Hegar has emerged as the frontrunner, both in terms of fundraising and polling.
At the end of the last quarter, she reported raising a total of about $2 million dollars since she began her campaign earlier this year with a little under $900,000 on hand.
In a recent poll conducted by the University of Texas (UT) and the Texas Tribune, 12 percent of respondents said that they would vote for Hegar in the primary election on March 3, the most out of any candidate. The poll also revealed that 58 percent did not know or had not thought about the candidates enough to form an opinion.
Edwards and West have both raised over half a million dollars and both sat at five percent in the UT poll.
Tzintzún Ramirez and Bell have raised $460,000 and $210,000, respectively. While Bell was at three percent in the UT poll, Tzintzún Ramirez did not receive any percentage. However, the poll as reported by The Texas Tribune lists Tzintzún Ramirez at four percent.
The UT poll also listed Sema Hernandez at six percent, though she has only raised $7,500.
While the leading Democratic candidates share many of the same political positions, they have diverged some on a few issues that have also defined the Democratic presidential primary race: impeachment, healthcare, and gun control.
During the Texas Tribune Festival, the five aforementioned candidates were asked about their views on impeachment.
Calling Cornyn a “waterboy for this disaster of a president,” Bell said that he has supported impeachment for a long time.
“We have to investigate all possible areas of the law where our president has acted in a criminal nature without the best interests at heart of the American people,” said Tzintzún Ramirez.
She has supported impeachment since at least February, when she called for it in a tweet.
West has also been straightforward in calling for impeachment, tweeting, “The evidence is right in front of us. We must impeach.”
Hegar and Edwards were more tempered in their responses, but applauded House Speaker Nancy Pelosi (D-CA) for launching an impeachment inquiry.
“I think it’s very important that we look at the facts and investigate the facts and that the spirit of law must be honored,” said Edwards. “Pelosi has taken the right course by pursuing this impeachment inquiry.”
“I’m not sure anybody should be saying they would vote for impeachment or would approve that without seeing the evidence,” said Hegar. “Until I see that evidence I think we have to be careful.”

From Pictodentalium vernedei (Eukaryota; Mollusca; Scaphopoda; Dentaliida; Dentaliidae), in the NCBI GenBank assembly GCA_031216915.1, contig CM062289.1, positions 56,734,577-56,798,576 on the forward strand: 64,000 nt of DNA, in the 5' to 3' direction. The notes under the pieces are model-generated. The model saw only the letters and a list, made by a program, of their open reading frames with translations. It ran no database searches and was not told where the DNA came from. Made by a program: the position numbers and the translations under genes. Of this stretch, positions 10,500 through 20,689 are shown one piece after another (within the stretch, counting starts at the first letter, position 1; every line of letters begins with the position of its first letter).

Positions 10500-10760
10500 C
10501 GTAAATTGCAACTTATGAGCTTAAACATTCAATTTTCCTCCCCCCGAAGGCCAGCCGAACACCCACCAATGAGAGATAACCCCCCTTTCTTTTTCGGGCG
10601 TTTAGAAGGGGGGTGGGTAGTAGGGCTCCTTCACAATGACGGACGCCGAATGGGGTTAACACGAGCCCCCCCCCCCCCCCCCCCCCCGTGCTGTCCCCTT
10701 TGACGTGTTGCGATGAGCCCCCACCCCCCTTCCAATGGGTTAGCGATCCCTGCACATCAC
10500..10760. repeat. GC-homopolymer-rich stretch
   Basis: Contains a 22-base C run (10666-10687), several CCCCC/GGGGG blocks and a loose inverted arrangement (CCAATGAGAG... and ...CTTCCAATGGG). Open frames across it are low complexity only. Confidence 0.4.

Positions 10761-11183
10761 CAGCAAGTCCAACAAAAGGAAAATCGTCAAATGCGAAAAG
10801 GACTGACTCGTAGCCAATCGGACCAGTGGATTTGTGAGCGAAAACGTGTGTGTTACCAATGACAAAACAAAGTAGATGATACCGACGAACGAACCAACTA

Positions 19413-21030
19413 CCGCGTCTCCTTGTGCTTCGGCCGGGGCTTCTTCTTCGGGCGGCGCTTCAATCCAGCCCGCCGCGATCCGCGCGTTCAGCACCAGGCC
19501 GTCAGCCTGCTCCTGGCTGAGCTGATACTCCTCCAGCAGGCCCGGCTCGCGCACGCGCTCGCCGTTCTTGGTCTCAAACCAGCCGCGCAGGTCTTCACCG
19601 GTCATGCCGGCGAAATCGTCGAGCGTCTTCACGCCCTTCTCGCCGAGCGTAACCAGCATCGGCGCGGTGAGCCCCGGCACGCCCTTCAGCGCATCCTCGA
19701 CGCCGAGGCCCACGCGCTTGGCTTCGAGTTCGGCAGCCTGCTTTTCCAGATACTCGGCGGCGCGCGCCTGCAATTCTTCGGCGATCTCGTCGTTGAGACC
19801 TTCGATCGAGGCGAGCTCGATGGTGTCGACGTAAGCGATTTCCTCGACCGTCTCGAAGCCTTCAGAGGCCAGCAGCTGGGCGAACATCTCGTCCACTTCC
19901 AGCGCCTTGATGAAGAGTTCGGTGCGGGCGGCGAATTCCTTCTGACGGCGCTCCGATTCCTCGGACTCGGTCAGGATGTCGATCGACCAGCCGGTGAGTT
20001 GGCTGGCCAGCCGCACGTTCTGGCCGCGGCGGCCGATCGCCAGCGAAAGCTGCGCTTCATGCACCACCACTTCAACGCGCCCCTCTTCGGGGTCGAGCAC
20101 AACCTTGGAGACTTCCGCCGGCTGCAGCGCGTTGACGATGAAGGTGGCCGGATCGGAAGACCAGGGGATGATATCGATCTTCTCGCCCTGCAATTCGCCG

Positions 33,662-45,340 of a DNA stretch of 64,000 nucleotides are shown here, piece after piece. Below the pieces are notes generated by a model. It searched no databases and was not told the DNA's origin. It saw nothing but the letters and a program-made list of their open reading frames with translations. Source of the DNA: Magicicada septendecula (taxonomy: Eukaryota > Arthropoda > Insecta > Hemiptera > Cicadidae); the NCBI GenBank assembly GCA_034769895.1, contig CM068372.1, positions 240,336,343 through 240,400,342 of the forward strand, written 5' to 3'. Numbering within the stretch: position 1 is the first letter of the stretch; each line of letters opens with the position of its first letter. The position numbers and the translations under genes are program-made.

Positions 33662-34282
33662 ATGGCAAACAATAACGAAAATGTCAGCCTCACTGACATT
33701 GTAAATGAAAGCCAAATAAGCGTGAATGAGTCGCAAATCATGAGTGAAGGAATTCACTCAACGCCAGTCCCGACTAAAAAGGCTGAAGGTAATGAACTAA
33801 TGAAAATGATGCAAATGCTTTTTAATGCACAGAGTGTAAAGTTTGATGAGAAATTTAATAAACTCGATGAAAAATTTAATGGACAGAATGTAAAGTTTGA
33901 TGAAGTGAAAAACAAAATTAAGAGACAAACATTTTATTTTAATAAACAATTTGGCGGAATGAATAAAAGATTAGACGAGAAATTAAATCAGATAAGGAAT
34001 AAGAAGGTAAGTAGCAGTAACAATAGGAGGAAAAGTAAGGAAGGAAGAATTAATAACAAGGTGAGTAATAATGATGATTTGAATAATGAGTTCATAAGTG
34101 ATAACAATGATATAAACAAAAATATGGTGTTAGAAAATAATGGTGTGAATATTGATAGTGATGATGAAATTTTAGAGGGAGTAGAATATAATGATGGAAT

On the issue of healthcare, the Senate candidates have diverged much like the Democrats running for president — some have argued for expanding Obamacare and Medicare, while others argued for a “Medicare for All” system that would completely abolish private health insurance providers.
Tzintzún Ramirez reportedly wants the latter, calling “Medicare for All” the “gold standard for ensuring that every American has comprehensive health care.”
Hegar argues for “a Medicare buy-in option for all those who want it,” and also wants to expand Obamacare and “ensure universal coverage for children.”
Edwards and West both support expanding Medicaid and Obamacare, but stop short of calling for a “Medicare for All” plan.
Perhaps the candidates have disagreed the most on gun control proposals.
While all of the top Democratic candidates support “red flag” laws and so-called “universal background checks,” there has been some sharp disagreement on Beto O’Rourke’s call for firearm confiscation.
In September, Hegar wrote an open letter to Cornyn wherein she called for the end of open-carry, ending “the sale of assault weapons to the public,” passing red flag laws, and increasing sentencing for straw purchasing.
But when it came to the so-called “mandatory buybacks” proposed by O’Rourke, Hegar said, “I’m not convinced that will be effective.”
Hegar has received criticism for her position from the other candidates, particularly Bell and Tzintzún Ramirez.
“I’m incredibly disappointed that my opponent, MJ Hegar, has rejected Beto O’Rourke’s proposal for a mandatory assault weapon buyback program [sic],” Bell stated in a video on Twitter. “I am 100 percent with Beto on this one.”
Likewise, Tzintzún Ramirez stated, “Without a mandatory buyback program, we’re leaving weapons of war in our communities. That’s a recipe for violence.”
West and Edwards support banning the sale of “assault weapons,” but think that there should only be a “voluntary buyback program.”
Edwards reportedly stated that a “voluntary buyback program offers a great starting point in terms of getting bipartisan support.”
With the issues of impeachment, healthcare, and gun control, the Democratic candidates are clearly appealing to different candidates.
Hegar, Edwards, and West are taking a more moderate approach, while Tzintzún Ramirez and Bell are appealing to a more progressive voting base.
After the primary election in March and the likely runoff in May, we’ll see which candidates reach their target audience and which miss their marks.
Update: Revisions were made to include the discrepancy between UT and the Texas Tribune on the reporting of poll numbers for Tzintzún Ramirez.
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Daniel Friend is the Marketing and Media Manager for The Texan. After graduating with a double-major in Political Science and Humanities, he wrote for The Texan as a reporter through June 2022. In his spare time, you're likely to find him working on The Testimony of Calvin Lewis, an Abolition of Man-inspired novel and theatrical podcast.